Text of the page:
Rally marks 2010 death of Aiyana in police raid

Charles E. Ramirez
The Detroit News

About a dozen people and activists Saturday called for justice for children and parents who’ve died at the hands of police.

The small group gathered at the feet of the Spirit of Detroit statue in front of the Coleman A. Young Municipal building on the corner of Woodward and Jefferson in downtown Detroit.

Activists hold banners at a rally Saturday in front of the Coleman A. Young Municipal Building in downtown Detroit to mark the .anniversary of Aiyana Stanley-Jones’ death.

They held their rally in honor of 7-year-old Aiyana Stanley-Jones, who was killed during a May 16, 2010 police raid at a Detroit home. The event was organized by The Justice for Aiyana Jones Committee and Black Matters, a nonprofit news outlet that focuses on African-American issues.

“Our society has become a pathetic laughing stock, especially concerning the fact that a baby was literally sacrificed in the quest to film a scene with a Detroit Police Swat Team for a Hollywood-based reality show,” Roland Lawrence, chairman of the Justice for Aiyana Jones Committee, said in a statement. “Aiyana’s family remains devastated, and this time of year is compounded even more.”

Members of the group carried signs and wore shirts with messages such as “Fight fire with fire: Stop Killing us — Black Lives Matter” and “RIP Baby Aiyana.”

“We’re out here for any kids who have been killed by police violence and for any kids who have lost parents to police violence,” said Nolan Hack, a Los Angeles-based activist for Black Matters.

Aiyana was asleep on a sofa when police raided her family's home May 16, 2010, looking for a friend of the Jones family, Chauncey Owens. The nighttime raid was being filmed by camera crews for the cable TV show "The First 48."

Aiyana Jones

Detroit Police Officer Joseph Weekley led the Detroit Police Special Response Team into the home on Lillibridge on the city's east side. Seconds after entering the home, he said the girl's grandmother, Mertilla Jones, slapped at his gun, causing it to fire and kill Aiyana.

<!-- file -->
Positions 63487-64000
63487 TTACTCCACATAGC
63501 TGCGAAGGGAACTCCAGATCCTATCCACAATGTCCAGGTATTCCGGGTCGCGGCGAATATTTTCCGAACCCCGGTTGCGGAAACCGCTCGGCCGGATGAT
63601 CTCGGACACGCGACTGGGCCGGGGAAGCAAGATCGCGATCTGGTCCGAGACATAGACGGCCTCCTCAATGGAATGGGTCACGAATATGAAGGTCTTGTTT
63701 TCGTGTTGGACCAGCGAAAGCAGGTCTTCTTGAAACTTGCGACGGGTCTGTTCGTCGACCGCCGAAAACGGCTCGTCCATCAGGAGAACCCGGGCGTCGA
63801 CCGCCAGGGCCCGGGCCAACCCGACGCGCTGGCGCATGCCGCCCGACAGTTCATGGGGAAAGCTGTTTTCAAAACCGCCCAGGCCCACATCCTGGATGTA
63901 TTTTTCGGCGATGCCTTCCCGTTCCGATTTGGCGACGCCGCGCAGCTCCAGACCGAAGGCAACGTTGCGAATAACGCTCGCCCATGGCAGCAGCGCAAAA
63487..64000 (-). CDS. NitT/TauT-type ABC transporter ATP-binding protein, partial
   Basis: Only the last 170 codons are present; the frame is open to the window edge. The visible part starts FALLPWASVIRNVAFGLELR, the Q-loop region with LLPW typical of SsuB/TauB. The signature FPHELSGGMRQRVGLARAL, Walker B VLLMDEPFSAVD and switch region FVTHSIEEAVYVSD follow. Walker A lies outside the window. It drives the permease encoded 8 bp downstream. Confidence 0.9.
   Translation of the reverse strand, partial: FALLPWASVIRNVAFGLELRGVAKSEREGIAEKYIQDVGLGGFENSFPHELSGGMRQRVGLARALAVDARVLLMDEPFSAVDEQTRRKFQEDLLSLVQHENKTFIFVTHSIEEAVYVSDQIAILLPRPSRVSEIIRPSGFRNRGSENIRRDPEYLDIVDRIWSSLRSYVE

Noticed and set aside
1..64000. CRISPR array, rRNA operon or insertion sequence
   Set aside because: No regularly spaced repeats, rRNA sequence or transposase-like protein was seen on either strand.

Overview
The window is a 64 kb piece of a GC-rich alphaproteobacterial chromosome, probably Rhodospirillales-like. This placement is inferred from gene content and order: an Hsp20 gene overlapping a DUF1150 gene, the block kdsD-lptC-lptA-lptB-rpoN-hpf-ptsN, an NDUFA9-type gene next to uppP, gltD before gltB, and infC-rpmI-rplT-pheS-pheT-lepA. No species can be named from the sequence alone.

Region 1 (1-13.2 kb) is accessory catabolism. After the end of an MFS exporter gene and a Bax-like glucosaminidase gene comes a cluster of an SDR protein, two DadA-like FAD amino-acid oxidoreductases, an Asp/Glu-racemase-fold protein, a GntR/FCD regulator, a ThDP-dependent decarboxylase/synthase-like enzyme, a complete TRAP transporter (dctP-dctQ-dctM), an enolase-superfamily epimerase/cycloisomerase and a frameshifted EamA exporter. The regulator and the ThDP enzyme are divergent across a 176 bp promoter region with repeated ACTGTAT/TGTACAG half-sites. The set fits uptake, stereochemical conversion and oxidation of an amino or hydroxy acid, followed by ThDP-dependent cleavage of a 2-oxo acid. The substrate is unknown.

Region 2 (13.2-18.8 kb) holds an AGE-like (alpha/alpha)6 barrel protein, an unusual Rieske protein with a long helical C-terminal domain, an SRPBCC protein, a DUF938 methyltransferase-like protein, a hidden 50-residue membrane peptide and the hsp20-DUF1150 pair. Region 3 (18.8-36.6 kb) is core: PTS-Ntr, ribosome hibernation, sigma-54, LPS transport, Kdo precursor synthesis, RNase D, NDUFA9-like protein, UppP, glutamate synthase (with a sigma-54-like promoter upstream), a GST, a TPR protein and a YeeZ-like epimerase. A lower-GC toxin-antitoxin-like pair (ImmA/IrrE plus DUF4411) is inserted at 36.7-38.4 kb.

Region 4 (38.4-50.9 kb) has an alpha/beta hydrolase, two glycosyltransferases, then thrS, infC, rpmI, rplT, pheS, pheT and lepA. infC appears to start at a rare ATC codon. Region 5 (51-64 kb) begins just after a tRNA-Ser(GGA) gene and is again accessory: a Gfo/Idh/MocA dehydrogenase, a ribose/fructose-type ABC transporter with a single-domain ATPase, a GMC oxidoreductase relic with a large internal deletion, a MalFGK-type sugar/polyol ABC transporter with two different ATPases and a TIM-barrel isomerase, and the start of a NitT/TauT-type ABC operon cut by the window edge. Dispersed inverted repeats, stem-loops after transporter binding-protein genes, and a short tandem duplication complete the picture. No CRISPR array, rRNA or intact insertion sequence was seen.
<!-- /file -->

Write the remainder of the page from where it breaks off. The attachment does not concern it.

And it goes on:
The officer was charged with involuntary manslaughter and reckless discharge of a weapon, a misdemeanor. Weekley's first trial ended in a hung jury and his second in a mistrial.

Organizers of Saturday’s rally invited families of victims killed by police to attend and speak. They said Aiyana’s grandmother was expected to appear, but would not give interviews to the media.

But Yolanda McNair shared the story of losing her daughter, Adaisha Miller. Miller, 24, was shot July 8, 2012 during a party at the northwest Detroit home of police Officer Isaac Parrish.

Yolanda McNair attended the rally Saturday and recounted how her daughter, Adaisha Miller, died at a party at a Detroit police officer’s home in 2012.

“Aiyana was an innocent and my daughter was an innocent,” she said. “There are many, many, many innocents who are being killed by the police every day and they continue to be on the force.”

McNair said her daughter was celebrating her upcoming 25th birthday and was invited to the party by friends who knew Parrish.

Police said Miller “embraced” Parrish from behind while dancing. Parrish was wearing his police-issued handgun on his waist, and it fired striking Miller once. The slug punctured Miller’s lung and hit her heart. She died at a hospital.

Parrish was cleared of any wrongdoing by the police department and the Wayne County Prosecutor’s Office.

McNair said there are still too many unanswered questions and her family wants answers. “All my family needs and wants is the truth,” she said.

She also urged people who’ve witnessed police brutality — or any crime — to come forward.

“Anybody who knows anything about Adaisha Miller’s death, please step forward and give my family some peace,” McNair said. “If anybody knows anything about anyone else’s death involving a police offcer or even if it doesn’t, step forward. Get that burden off of you.”


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